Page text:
I've found the spoons slide down out of reach in empty dishes; that may not matter for use, but it does for displaying the dishes for sale.


This one is long enough, and why not a twist?

And there's definitely a better aesthetic quality in 2 loosely fitting bowls (one for bottom, one for top), like the picture above, over a bottom and top with fitted  edges, like a jar.





That maybe an effect of the scale; too much edge , not enough pot.


The scale is fascinating. These are the first miniatures I've made since a class assignment. It sure feels odd to make them, like sewing doll clothes perhaps. The object is tiny, but the fingers are the usual size. It takes a very different touch.

Salt dishes also attract people who like miniatures, something I've not been very aware of. People buy them for salt and spices, and the bigger bowls for dipping sauces.  I started with these, more than 2 inches across, without spoons.


 But some people choose them because they simply love tiny containers, and little girls are enchanted. Salt dishes seem to be "adorable".

On the other hand, I had a dream last night in which someone was using my salt dishes to murder people, and the police came by to check on my materials. (In waking life, no I do not use poisonous glazes.) Doesn't this make you want one?














Thursday, August 21, 2014

Who Cares for Handcraft?

A few weeks ago, I spent a weekend with extreme contrasts in interest in craft work. On Sunday I took my pots to the Chula Vista Lemon Festival. It is a lively, friendly street fair, plenty of people (and dogs) of all ages, very few handmade objects offered for sale and very little interest in my pots. I just thought clearly I don't belong here, at least to sell pottery.

The day before, I went on a bus trip to LA with CASD, Clay Artists of San Diego. We stopped at Aardvark, which sells a great variety of tempting ceramic supplies; the LA County Art Museum (LACMA); the Craft and Art Museum; and the Freehand Gallery. All these places are wonderfully devoted to the individual products of individual craftpeople and artists. The art museum was busy with people full of interest and opinions, kids, students, old people, an ethnic mix as wide as the Chula Vista Festival, everyone. The Craft and Folk Art Museum focuses on exhibits of a few artists, a wideranging gift shop and events encouraging local people to make it themselves, with their hands. And the Freehand Gallery is plain inspiring. Gorgeous handmade "functional craft", as they describe their choice. And Carol Sauvion, the founder and owner, also produced Craft in America, an ongoing marvelous TV series, traveling exhibit, book, and more coming. I'm a fan. Have a look:    freehand.com, and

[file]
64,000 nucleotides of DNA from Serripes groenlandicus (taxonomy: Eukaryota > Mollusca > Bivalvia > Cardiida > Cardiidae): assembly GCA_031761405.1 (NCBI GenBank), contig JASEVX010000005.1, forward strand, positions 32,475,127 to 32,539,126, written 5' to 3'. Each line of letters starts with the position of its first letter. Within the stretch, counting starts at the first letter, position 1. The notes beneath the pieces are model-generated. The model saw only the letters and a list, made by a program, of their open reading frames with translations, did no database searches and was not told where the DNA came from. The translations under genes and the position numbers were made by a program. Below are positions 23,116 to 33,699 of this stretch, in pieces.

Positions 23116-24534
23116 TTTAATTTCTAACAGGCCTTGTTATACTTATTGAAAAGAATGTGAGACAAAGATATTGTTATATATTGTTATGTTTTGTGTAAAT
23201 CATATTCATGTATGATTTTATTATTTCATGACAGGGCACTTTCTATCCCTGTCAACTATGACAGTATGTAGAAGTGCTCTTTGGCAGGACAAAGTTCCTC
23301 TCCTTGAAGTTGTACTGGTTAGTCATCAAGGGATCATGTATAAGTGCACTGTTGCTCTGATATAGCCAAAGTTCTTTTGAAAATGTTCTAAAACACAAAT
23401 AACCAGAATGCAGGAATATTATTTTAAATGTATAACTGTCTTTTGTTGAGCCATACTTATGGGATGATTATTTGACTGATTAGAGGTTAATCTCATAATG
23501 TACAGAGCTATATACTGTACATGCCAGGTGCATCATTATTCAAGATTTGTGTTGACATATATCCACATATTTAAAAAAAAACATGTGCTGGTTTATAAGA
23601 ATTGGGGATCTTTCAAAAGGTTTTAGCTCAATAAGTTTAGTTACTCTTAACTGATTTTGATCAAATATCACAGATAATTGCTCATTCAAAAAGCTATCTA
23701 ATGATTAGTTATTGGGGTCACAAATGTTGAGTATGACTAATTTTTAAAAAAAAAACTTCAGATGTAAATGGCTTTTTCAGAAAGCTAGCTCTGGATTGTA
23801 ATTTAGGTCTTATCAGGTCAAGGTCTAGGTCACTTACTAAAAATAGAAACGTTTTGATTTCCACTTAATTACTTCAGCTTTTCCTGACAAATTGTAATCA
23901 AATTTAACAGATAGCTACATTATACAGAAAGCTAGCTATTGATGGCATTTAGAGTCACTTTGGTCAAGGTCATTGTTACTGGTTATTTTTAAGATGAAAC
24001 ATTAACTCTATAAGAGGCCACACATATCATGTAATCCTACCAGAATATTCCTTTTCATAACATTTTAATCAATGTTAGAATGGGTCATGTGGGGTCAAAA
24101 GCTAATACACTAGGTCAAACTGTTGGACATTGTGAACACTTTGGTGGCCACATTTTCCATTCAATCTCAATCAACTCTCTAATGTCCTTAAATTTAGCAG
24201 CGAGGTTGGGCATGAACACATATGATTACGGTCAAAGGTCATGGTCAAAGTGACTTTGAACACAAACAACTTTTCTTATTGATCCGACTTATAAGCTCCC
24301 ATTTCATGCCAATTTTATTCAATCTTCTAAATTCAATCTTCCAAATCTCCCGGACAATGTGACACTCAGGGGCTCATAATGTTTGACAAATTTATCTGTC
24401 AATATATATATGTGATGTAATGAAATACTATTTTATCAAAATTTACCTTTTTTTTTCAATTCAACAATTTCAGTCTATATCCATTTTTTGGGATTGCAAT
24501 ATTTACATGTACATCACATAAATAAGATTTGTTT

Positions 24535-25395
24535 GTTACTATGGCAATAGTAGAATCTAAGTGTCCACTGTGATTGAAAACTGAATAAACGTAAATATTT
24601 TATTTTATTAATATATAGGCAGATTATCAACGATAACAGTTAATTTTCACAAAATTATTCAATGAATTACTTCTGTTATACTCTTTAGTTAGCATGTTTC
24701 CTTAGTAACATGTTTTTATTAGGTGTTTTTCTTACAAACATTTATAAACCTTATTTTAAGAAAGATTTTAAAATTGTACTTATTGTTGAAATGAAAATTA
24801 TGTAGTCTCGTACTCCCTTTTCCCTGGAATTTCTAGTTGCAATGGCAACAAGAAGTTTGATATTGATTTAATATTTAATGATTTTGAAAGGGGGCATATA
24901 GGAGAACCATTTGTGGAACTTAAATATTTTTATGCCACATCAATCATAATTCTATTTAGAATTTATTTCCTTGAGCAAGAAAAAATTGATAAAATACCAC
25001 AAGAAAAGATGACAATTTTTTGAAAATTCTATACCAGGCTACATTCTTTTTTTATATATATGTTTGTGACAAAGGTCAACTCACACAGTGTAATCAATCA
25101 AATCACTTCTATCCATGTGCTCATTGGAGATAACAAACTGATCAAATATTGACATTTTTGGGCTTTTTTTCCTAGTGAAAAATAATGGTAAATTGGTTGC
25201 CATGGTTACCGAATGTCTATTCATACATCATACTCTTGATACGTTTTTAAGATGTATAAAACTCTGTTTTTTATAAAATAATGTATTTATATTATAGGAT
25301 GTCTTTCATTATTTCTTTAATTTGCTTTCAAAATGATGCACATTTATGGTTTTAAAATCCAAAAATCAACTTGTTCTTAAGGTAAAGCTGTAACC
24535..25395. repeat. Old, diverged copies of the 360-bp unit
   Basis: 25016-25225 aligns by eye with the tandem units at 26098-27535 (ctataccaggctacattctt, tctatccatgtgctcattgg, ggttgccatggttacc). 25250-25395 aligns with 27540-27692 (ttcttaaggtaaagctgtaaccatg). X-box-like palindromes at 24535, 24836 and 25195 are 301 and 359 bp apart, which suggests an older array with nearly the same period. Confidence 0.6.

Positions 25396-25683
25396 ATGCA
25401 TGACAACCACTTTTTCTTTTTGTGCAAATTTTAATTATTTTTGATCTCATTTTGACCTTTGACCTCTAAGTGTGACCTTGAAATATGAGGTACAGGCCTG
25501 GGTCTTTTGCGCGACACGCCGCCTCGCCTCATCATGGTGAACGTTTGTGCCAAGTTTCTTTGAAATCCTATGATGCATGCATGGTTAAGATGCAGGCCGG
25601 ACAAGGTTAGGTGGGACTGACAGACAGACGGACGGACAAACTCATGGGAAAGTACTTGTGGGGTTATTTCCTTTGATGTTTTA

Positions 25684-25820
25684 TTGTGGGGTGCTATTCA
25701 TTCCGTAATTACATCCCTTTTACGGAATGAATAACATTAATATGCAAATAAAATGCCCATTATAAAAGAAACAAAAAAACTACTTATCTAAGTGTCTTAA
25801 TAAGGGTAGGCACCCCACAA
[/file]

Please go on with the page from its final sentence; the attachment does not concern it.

craftinamerica.org.

What a contrast. I'm still thinking about it. At least, there is a substantial subset of people who love the process and products of hand work, who want to make and to see and use them. Some of them go into art museums. Others (defined by the medium evidently) are folk art, craft, do-it-yourself. What about Stoney Lamar's fascinating wood sculptures at the Craft and Folk Art Museum?




He describes himself as a wood turner, using machine tools, but clearly making art, not just beautiful bowls and the like.

 So, it doesn't have to be hand-without-machine work. Perhaps I really mean self-and-body work in the making of things, so that the results are individual and personal. That's art I suppose, even if the products also have some other function.



I've been struggling with the meanings of art and craft and the purpose of making pottery by hand in  the industrialized world. Except in a few barely industrialized places, nobody needs handmade pots for practical reasons. I seem to need to make them, to live in my hands. And people who like and choose handmade things maybe share this.

Friday, July 25, 2014

Around San Diego in August

Really around. I'll be spending Sundays at art sales. Please come by if you like.

Sunday August 3
Chula Vista Lemon Festival on 3rd Ave, 10-5

Sunday August 10
Art in the Village, Carlsbad, 9-5. I'll be at the south end of the show area.

Sunday August 24
LeucadiArt Walk on the 101 in Leucadia

With new pots of course.


Saturday, July 5, 2014

Teapots Again, and They're Fun to Make

I haven't made teapots in several years. Starting from a class assignment, in a handbuilding class I took this spring, I've rediscovered the fun of these shapes.


They're not so hard to make anymore. Teapots are a standard challenge for beginning potters, lots of parts to make and relate; I'm past that stage. Here's what the latest ones look like.

That one's just a picture; I put runny glaze on the top (that brown plus white combination) and sealed the top to the pot above the spout. Maybe I'm not past the stage of having difficulty with teapots.



I'm liking their friendly roundness, with a bit of cute.

Want to see some inspiring teapots, not my doing?






 If you want cuteness, these two have it. And the ones in the next picture are definitely art, in the Victoria and Albert Museum in London.





So much to try!